“Part of the African-American Heritage Trail project had…I’m not sure if it was engineering. I think it was engineering. They found a small plaque that was on one of the light poles when they were replacing the light poles. And we don’t know when it was put up or why or…it was at the wrong location actually. It was on Central (Avenue) and 9th Street or Martin Luther King jr. Street. So it, I don’t know; it’s about (gestures) that big and it’s just a little bronze plaque that says; this is where John Evans was lynched. But we don’t really know who put it up or why or…nobody seems to know. (Author) ‘Where is it now?’ (Hinter) It’s in our office.”

So we already have had a memorial for John Evans. Historian Ray Arsenault was unaware that such a memorial existed. Reflecting on the plaque after hearing about and seeing it for the first time.

“It’s really quite amazing. It looks to me. I mean it was done in a kind of discrete way. In other words, it wasn’t really meant to stand out. That’s probably why I certainly never noticed it. I’m really amazed that I didn’t know about this.”

Ray Arsenault suggested talking with someone who had conducted oral histories about this time in St Petersburg history. That someone is Jon Wilson.

In the 1980s Jon Wilson, a former journalist and member of the African American Heritage Association of St Petersburg, conducted extensive research about the city’s African-American community. Some of the people he interviewed — many, in their 80s — remembered the incidents surrounding the murder of John Evans. Wilson recalls both black and white people were reluctant to talk about it. He remembers speaking with an eyewitness at a cultural event, who could point out several of the men who were at the John Evans lynching.

“They were dedicating Pioneer Park across from Bayfront Tower. On the dedication day they had a stage set up and a lot of the old pioneers were up on that stage. Coincidentally, a day or two after that, I was speaking with an older gentleman and he started talking about this. He said; ‘some of those people up on that stage yesterday were riding horses around town that day.’ I said; who were they? He said; ‘I’m not going tell you.”

Ray Arsenault has been instrumental in providing St Petersburg with a historical context about the African-American experience. If the city moves forward on a historical landmark to John Evans, he encourages full disclosure.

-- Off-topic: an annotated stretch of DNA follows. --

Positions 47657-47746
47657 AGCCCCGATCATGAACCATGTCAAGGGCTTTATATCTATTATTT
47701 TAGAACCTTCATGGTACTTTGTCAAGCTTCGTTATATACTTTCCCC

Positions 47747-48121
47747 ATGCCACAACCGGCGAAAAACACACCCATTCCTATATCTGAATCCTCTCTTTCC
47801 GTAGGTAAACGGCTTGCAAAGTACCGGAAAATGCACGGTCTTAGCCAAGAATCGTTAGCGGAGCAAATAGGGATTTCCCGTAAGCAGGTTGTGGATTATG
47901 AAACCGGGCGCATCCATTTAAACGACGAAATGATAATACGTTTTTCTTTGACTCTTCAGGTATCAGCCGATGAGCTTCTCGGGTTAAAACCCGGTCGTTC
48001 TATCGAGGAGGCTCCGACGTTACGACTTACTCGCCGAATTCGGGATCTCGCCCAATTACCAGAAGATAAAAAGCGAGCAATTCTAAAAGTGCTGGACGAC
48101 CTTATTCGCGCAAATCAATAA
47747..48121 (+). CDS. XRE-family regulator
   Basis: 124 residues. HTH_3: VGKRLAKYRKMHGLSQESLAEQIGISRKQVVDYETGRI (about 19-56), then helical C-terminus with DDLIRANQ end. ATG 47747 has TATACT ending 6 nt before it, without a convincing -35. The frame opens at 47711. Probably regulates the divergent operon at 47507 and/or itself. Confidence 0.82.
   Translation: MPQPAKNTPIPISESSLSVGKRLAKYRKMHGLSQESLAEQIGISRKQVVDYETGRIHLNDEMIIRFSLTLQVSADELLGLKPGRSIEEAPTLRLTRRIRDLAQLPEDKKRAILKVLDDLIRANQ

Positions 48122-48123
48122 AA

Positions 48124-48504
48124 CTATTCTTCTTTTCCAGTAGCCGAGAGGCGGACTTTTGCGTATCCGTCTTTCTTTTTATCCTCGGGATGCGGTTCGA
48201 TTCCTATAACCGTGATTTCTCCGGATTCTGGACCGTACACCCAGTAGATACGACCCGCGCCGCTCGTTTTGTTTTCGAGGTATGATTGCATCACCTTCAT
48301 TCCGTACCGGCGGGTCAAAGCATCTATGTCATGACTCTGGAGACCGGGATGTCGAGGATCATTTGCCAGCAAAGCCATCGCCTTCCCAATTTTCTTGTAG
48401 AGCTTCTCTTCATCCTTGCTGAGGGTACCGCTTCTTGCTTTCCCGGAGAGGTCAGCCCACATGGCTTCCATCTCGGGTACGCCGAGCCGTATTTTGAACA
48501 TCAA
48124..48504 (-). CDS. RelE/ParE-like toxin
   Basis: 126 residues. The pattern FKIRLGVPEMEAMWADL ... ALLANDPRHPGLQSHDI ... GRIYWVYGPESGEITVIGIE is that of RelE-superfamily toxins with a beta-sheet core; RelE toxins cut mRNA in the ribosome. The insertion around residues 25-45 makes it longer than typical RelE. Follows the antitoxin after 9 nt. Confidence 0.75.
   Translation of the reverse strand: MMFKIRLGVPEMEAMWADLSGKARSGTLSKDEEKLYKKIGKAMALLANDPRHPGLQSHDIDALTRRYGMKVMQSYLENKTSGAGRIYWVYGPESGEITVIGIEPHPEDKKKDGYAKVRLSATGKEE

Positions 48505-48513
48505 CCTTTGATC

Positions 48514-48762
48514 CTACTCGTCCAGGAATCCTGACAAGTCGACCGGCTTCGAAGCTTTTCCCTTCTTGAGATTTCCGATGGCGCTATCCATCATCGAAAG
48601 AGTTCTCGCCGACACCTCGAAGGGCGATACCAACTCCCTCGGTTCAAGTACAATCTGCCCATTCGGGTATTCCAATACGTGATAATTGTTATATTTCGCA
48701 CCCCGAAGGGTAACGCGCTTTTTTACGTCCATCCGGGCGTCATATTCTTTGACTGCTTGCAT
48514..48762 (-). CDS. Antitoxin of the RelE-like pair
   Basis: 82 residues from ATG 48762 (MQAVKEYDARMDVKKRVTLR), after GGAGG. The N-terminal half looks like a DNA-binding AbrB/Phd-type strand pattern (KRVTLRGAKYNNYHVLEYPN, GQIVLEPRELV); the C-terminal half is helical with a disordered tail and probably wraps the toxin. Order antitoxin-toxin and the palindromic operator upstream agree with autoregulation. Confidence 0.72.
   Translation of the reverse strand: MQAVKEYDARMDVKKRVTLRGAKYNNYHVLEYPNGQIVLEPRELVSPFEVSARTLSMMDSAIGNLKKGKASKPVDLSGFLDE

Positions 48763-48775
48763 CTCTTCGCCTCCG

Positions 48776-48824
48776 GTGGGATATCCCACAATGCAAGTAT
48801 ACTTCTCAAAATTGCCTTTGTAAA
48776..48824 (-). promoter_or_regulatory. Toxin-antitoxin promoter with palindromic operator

“I think it’s absolutely essential on historical markers in the kind of public history, as it’s presented, that it be history not mythology. That it be carefully documented and straightforwardly told. It doesn’t have to be sensational, but it has to be warts and all.”

The area where the plaque was found and subsequently removed was called the Gas Plant District. It is in the district of Saint Petersburg City Council member Wengay Newton. He is an African-American city native and was shocked that he had never heard of nor seen the plaque. Newton sees baseball as the main reason for the absence of the John Evans plaque and other memorials in the area.

“Down by the Trop site (Tropicana Field) there’s nothing, because you’ve got 20 or 30 thousand people coming to a baseball game and you don’t want them reading no boards about where you were hanging African-Americans in that area. But that happened. Good, bad and other. It’s convenient that the trail didn’t go that way.”

Former journalist Jon Wilson says there might be good news coming from the African-American Heritage Association of St. Petersburg. Now that they are through with the 1st phase of the Heritage Trail there is time to evaluate the other traditionally African-American neighborhoods. Wilson said the Association is aware of the plaque and its importance.

“That plaque came up a couple of times during meetings. There was chat about; ‘hey, we need to do something about that.’ I don’t know if the word memorialize was used specifically but the idea was (that) we were going to put that back up again. I’m sure I can speak… I’m going to ahead and speak for the Heritage Association. I think it’s very important that we commemorate that 1914 episode.”

There many other historical sites in St Petersburg that are not yet memorialized. They attest to the vibrant contributions and resilience of the African-American experience. Maybe soon a reestablished John Evans memorial landmark will be the first step in addressing the full history of Saint Petersburg and curing a case of historical amnesia. For WMNF, I’m Samuel Johnson in Saint Petersburg.

related: New Times: Florida Lynched More Black People Per Capita Than Any Other State, According to Report